Imagine you go with two 3Tb disks for 5 years. One day, one disk crash and you must replace it with a new one. In five years we can believe that disk capacity will have expanded and that you cannot go for 3TB disk anymore (just because they will be discontinued or simply less cheap on the GB/€ aspect). So you order a 6TB disk. In order for mdadm to rebuild the RAID array, you will be forced to partition your new disk with at least one 3TB partition. So, I think it is better to start with partitionning as you are nearly sure that will have to do it that way in the future.

But dealing with partitionning means we have to make some calculations before to respect disk alignment. The problem here is that the partition table size is not a multiple of the size of one block. So there will be misalignment with the block size of the disk. It means that when you want to write something on a disk, you have to make to I/O operations: one the first block and one on another block (which will be not full). When you do this on large files, it is not really a problem. But when you are dealing with files that are a little bit less than one block size, two operations will be done instead of just one and there will be less I/O performances. Obnam, which is the backup solution we are going to use on this backup server just use small blocks files (chunks of deduplicated data blocks) and there could be I/O performances problems with it.

So we need to align correctly our disks before using them on the RAID array...

Why no LVM ?

LVM is quite interesting when you want to deal with a volume which is aggregated on more than one disk. It is also easily resizable. For a few minutes, I wondered if I should use LVM or not. Then I dived through the use-cases.

First of all, every disk will be used at the maximum of its size. I use this configuration because it is generally simpler to install and to manage. There is only one partition that fills the disk. There is no need for resizing, if you are at the filesystem limit size, you just have to change your disk. Period.

Then, you have to consider that LVM is not interesting in this configuration because it adds unnecessary complexity by adding a layer just to better manage partitions (which is what LVM is). Instead of dealing with mdadm+cryptsetup+ext4, I will have to face mdadm+LVM+cryptsetup+ext4. Furthermore, when you want to resize your LVM logical volume, you have to resize the filesystem also.

One point that could change everything is the ability of LVM to do snapshots. But the only time we need such a feature is for backup externalisation on the third disk. Snapshots could be a benefit feature for clients but they are unfortunately configured with it, so we must do without LVM on this side of the backup.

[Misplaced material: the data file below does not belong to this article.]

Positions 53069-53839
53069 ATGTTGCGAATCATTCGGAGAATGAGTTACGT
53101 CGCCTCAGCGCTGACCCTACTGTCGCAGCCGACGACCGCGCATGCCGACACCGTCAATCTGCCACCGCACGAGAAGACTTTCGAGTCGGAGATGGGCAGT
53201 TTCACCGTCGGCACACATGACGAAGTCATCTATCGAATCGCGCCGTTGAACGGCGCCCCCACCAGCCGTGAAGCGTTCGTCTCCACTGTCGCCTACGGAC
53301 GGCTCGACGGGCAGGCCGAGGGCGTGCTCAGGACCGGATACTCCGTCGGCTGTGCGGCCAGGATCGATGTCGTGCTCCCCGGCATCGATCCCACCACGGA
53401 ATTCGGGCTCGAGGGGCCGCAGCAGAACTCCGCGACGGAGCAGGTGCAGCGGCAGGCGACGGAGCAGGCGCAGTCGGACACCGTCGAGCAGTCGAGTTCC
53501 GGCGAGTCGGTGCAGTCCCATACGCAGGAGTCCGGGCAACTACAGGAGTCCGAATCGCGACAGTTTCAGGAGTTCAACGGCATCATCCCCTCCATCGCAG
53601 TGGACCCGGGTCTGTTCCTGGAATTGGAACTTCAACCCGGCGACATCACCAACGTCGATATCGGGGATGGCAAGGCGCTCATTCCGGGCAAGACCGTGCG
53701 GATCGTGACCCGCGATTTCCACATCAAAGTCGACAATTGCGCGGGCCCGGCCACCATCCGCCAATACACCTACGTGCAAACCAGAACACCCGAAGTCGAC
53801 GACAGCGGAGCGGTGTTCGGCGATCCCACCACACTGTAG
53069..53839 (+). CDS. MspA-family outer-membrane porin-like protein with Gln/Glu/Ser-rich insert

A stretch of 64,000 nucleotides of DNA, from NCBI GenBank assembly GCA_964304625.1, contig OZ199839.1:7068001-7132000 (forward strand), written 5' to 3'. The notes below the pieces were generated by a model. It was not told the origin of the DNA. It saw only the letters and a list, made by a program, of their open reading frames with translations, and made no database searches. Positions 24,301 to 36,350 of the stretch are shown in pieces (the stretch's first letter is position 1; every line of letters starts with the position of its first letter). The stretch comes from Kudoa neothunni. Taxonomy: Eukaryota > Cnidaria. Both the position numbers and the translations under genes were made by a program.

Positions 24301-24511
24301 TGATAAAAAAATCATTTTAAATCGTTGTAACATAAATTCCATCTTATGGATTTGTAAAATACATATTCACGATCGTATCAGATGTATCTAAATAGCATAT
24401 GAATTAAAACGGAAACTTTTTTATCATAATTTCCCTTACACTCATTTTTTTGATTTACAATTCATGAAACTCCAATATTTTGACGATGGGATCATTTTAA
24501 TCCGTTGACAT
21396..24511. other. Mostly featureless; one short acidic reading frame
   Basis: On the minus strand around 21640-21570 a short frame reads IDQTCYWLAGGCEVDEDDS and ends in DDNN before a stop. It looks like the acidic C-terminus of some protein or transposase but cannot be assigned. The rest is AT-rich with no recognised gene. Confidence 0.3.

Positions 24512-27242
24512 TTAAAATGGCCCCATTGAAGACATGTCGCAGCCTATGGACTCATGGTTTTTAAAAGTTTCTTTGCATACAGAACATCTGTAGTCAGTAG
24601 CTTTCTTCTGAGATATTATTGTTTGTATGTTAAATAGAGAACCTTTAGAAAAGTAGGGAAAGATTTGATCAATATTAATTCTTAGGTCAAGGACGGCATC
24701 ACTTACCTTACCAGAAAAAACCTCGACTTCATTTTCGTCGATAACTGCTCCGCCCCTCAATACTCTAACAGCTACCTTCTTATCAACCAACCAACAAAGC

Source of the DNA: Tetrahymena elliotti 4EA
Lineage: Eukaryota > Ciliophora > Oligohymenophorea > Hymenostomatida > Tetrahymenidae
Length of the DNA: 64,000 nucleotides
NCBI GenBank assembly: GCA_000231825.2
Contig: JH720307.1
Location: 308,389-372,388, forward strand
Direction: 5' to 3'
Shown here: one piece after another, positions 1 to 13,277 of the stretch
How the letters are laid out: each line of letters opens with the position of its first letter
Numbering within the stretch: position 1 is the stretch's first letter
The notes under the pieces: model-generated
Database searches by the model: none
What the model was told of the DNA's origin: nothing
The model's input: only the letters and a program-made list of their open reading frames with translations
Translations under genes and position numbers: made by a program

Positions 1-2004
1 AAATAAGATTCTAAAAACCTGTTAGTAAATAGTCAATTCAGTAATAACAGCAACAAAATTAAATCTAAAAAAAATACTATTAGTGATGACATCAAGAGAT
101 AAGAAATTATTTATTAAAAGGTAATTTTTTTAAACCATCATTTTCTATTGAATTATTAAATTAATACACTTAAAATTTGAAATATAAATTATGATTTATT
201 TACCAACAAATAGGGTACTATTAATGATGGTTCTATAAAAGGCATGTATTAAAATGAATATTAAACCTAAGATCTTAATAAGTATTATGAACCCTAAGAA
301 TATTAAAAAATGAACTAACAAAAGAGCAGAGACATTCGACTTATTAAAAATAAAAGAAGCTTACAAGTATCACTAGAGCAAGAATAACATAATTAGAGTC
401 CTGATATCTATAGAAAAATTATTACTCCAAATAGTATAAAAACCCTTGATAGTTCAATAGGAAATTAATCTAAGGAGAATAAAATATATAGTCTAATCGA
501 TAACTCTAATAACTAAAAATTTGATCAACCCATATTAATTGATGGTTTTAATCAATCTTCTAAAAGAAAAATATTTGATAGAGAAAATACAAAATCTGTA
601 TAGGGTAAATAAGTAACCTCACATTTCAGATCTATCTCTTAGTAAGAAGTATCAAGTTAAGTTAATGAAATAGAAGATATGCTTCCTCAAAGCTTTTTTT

Why not using LVM on the system disk ? For the same reasons: system disk will not change much once the system is installed. With proper log rotate, the disk will never be filled up (even with logs). There will be system updates but their size will never exceed disk size. The typical installation will take up to 4GB. The system disk size will be about 20 times this one (80GB). Furthermore, we have a dedicated system to generate installation images to recreate easily a new system from scratch in a kind of automated way. No need to bother with a fine disk partitions manager.

So we will not use LVM on the whole backup system.

Disk partitionning and alignment operations

Read this or this !

For the disks I have bought, here is the physical size of one block:

# cat /sys/block/sda/queue/physical_block_size 
4096

So, we have a value of 4096 Bytes which is the nowadays standard in the disk industry.

We are going to use GNU Parted to align our partitions. The first sector (physical) of the first partition will start at an offset of 1MB. If you do calculations, 1MB/4096B = (1024*1024)/4096 = 4096 which is a integer. So our first partition will be aligned on the 4096th block of 4096 Bytes.

Why 1MB ? Because it is the way GNU parted likes GPT partition alignment !

Here is the creation of our partitions:

# parted --align optimal /dev/sdX
(parted) mklabel gpt
(parted) mkpart primary 0% 100%
(parted) name 1 RAIDPART
(parted) set 1 raid on
(parted) align-check optimal 1
1 aligned
(parted) quit

Creation of the RAID array

Here are the instructions to build a RAID1 array with mdadm.

# aptitude install mdadm
-- Creating a new RAID1 array
# mdadm --create /dev/md/BORGRAID --raid-devices=2 --level=raid1 --name=BORGRAID /dev/sdb1 /dev/sdc1
mdadm: Note: this array has metadata at the start and
       may not be suitable as a boot device.  If you plan to
       store '/boot' on this device please ensure that